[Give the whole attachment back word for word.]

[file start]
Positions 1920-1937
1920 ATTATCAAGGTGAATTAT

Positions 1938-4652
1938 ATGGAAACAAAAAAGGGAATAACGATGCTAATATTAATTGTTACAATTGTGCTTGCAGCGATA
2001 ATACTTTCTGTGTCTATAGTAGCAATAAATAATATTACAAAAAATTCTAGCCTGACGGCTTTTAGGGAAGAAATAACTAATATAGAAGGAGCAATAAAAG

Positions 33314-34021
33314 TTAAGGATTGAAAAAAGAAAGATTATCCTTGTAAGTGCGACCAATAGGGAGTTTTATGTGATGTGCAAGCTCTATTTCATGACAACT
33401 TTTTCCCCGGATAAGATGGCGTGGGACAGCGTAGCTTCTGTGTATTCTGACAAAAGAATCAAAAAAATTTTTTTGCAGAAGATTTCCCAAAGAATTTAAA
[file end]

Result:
Positions 1920-1937
1920 ATTATCAAGGTGAATTAT

Positions 1938-4652
1938 ATGGAAACAAAAAAGGGAATAACGATGCTAATATTAATTGTTACAATTGTGCTTGCAGCGATA
2001 ATACTTTCTGTGTCTATAGTAGCAATAAATAATATTACAAAAAATTCTAGCCTGACGGCTTTTAGGGAAGAAATAACTAATATAGAAGGAGCAATAAAAG

Positions 33314-34021
33314 TTAAGGATTGAAAAAAGAAAGATTATCCTTGTAAGTGCGACCAATAGGGAGTTTTATGTGATGTGCAAGCTCTATTTCATGACAACT
33401 TTTTCCCCGGATAAGATGGCGTGGGACAGCGTAGCTTCTGTGTATTCTGACAAAAGAATCAAAAAAATTTTTTTGCAGAAGATTTCCCAAAGAATTTAAA